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Miriam Frink & Charlotte Partridge | Wisconsin Historical Society

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Miriam Frink & Charlotte Partridge

Celebrating Wisconsin Visionaries, Changemakers, and Storytellers

Miriam Frink & Charlotte Partridge | Wisconsin Historical Society

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Partners Paved the Way for Art Education in Milwaukee

Visionaries | Miriam Frink & Charlotte Partridge | 1892-1977 & 1881-1975 (respectively)

Miriam Frink and Charlotte Partridge got to know each while on staff at Downer College in Milwaukee, Wisconsin. The women later co-directed the Layton School, predecessor of the Milwaukee Institute of Art and Design. Courtesy of UW–Milwaukee Archives

Charlotte Partridge and Miriam Frink were visionaries whose work establishing and running the Layton School of Art in Milwaukee furthered art education in Wisconsin and fostered the early careers of many studio artists.

Charlotte Partridge was born in 1881 in Minneapolis, Minnesota. She attended Dana Hall, a college preparatory school in Massachusetts, before returning to the Midwest. Partridge graduated from Northern Illinois Teachers College in 1905, after which she took on various teaching positions. Her interest in art led her to study at the progressive Chicago School of Applied and Normal Art. In 1914, Partridge was hired as an art faculty member at Downer College in Milwaukee where she earned a reputation for steering the art program away from the stiff academic style that was dominant at the time. A proponent of modern art, she later became head of the school’s fine arts department.

Miriam Frink, a native of Elkhart, Indiana, was born in in 1892. She attended Downer College in her freshman and sophomore years, then transferred to Smith College. After graduation, Frink was offered a position teaching English at Downer and returned to Milwaukee in 1915. Like Partridge, Frink lived in a room on campus, which was part of her compensation.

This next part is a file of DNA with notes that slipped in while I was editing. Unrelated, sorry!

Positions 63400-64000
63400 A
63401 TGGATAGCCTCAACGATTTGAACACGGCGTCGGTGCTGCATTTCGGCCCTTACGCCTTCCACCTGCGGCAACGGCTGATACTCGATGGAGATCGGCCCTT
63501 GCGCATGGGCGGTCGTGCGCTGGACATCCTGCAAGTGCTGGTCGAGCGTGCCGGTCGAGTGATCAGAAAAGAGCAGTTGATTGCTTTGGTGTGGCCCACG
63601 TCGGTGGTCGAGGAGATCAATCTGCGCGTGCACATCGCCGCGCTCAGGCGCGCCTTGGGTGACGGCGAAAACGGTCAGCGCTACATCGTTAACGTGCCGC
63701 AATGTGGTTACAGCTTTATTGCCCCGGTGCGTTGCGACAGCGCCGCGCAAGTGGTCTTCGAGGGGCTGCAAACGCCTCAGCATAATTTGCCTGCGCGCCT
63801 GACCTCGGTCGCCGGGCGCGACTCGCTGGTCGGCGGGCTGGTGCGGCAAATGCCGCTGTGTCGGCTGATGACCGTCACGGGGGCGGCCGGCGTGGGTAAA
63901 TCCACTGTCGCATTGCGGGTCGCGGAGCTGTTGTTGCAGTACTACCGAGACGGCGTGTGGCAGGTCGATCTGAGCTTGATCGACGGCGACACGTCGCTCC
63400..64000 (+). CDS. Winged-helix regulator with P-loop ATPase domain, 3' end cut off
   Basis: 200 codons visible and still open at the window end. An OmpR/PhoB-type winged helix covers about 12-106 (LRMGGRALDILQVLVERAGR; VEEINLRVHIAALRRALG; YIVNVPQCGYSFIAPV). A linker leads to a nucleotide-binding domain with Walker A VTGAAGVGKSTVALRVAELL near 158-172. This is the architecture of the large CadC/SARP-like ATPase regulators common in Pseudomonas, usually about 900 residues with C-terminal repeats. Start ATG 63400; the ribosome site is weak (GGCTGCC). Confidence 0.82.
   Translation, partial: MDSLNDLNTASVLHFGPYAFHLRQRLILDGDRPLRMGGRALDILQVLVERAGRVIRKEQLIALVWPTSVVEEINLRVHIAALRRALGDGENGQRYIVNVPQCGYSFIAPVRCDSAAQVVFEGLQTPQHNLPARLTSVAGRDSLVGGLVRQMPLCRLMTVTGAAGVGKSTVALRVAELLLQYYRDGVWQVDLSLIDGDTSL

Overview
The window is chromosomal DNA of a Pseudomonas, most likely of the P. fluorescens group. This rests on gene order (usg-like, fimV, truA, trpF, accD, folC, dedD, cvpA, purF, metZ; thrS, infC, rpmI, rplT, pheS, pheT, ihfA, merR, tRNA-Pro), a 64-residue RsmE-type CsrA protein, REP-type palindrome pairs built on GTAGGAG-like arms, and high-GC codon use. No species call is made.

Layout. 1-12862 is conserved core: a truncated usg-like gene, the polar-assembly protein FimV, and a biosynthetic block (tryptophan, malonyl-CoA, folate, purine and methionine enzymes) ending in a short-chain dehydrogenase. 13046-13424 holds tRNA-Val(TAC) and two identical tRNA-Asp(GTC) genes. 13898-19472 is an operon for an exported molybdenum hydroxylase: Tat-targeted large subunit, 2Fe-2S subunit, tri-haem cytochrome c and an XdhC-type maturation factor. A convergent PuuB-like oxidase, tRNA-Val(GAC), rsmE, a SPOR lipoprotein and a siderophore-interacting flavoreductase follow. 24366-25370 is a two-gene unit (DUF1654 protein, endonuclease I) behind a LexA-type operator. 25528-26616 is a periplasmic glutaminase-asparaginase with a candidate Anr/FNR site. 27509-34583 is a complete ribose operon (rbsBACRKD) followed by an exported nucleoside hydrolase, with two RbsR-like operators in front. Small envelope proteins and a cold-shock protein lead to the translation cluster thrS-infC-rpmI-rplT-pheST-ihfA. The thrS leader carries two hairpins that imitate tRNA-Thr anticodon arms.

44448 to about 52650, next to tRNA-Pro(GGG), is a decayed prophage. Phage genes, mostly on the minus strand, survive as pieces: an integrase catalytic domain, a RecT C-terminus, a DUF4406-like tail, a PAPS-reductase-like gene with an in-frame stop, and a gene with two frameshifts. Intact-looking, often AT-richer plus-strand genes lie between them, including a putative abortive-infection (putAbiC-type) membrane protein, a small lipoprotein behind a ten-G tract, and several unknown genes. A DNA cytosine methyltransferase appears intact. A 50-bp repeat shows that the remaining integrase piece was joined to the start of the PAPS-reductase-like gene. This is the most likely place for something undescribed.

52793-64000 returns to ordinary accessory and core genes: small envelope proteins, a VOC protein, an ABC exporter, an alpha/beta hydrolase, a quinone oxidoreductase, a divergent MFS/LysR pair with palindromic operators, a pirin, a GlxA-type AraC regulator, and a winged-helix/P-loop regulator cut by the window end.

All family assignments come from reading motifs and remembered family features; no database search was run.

Mutual interests in art and music fostered a friendship between Partridge and Frink at Downer, and by 1921 they had taken up a domestic relationship and rented an apartment together. The couple would live together for more than fifty years, until Partridge moved into assisted living.

When Partridge was asked to take over her alma mater in Chicago, she instead bought the school’s equipment, moved it to Milwaukee, and in 1920 started her own art school in the basement of the Layton Art Gallery. Frink served as the co-director and looked after the business side of things in addition to teaching literature. Partridge taught art classes and supervised the faculty. During the Great Depression, they opted to forgo their salaries to continue to run the school. From 1935 to 1939, Partridge directed the Wisconsin Federal Art Project, a project of President Roosevelt’s Works Project Administration that supported the arts.

By 1951, the Layton School had 1,100 students and its own building. In 1954, the board of trustees “retired” both Partridge and Frink; the record is silent as to whether this occurred because the women were lesbians or simply as a result of the new director’s ambitions. Unfortunately, the school experienced financial difficulties and closed in 1974. Its successor, the Milwaukee Institute of Art and Design, was founded by former Layton faculty and students.

At a time when it was difficult for women to assume leadership roles in most fields, Charlotte Partridge and Miriam Frink defied the odds. They are remembered for their visionary work advancing art education in Wisconsin.

*This story was adapted from the Wisconsin Historical Society Press books "Coming Out, Moving Forward," by R. Richard Wagner, available here.